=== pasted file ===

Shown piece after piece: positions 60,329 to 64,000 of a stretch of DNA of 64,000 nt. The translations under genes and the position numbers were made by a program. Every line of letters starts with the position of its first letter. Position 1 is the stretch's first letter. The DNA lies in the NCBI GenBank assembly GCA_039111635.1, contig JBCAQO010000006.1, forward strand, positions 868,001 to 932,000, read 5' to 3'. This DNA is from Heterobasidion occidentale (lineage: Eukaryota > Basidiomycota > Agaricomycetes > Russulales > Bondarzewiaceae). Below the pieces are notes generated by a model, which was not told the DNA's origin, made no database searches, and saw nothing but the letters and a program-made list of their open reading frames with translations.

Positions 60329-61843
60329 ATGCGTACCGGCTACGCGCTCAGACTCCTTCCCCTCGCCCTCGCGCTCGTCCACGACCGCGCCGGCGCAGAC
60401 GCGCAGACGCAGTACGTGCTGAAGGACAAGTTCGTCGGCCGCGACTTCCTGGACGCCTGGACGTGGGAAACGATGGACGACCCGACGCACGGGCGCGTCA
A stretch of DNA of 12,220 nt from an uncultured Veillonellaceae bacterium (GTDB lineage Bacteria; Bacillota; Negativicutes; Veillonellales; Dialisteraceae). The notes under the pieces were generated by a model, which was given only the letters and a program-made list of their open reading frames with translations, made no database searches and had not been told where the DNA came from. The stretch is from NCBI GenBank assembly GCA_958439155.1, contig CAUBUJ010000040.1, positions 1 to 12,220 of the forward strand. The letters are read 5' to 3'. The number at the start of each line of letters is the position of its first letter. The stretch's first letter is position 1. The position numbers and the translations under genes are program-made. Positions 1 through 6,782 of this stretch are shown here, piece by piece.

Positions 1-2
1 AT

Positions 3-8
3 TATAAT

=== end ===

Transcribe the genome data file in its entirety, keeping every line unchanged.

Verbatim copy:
Shown piece after piece: positions 60,329 to 64,000 of a stretch of DNA of 64,000 nt. The translations under genes and the position numbers were made by a program. Every line of letters starts with the position of its first letter. Position 1 is the stretch's first letter. The DNA lies in the NCBI GenBank assembly GCA_039111635.1, contig JBCAQO010000006.1, forward strand, positions 868,001 to 932,000, read 5' to 3'. This DNA is from Heterobasidion occidentale (lineage: Eukaryota > Basidiomycota > Agaricomycetes > Russulales > Bondarzewiaceae). Below the pieces are notes generated by a model, which was not told the DNA's origin, made no database searches, and saw nothing but the letters and a program-made list of their open reading frames with translations.

Positions 60329-61843
60329 ATGCGTACCGGCTACGCGCTCAGACTCCTTCCCCTCGCCCTCGCGCTCGTCCACGACCGCGCCGGCGCAGAC
60401 GCGCAGACGCAGTACGTGCTGAAGGACAAGTTCGTCGGCCGCGACTTCCTGGACGCCTGGACGTGGGAAACGATGGACGACCCGACGCACGGGCGCGTCA
A stretch of DNA of 12,220 nt from an uncultured Veillonellaceae bacterium (GTDB lineage Bacteria; Bacillota; Negativicutes; Veillonellales; Dialisteraceae). The notes under the pieces were generated by a model, which was given only the letters and a program-made list of their open reading frames with translations, made no database searches and had not been told where the DNA came from. The stretch is from NCBI GenBank assembly GCA_958439155.1, contig CAUBUJ010000040.1, positions 1 to 12,220 of the forward strand. The letters are read 5' to 3'. The number at the start of each line of letters is the position of its first letter. The stretch's first letter is position 1. The position numbers and the translations under genes are program-made. Positions 1 through 6,782 of this stretch are shown here, piece by piece.

Positions 1-2
1 AT

Positions 3-8
3 TATAAT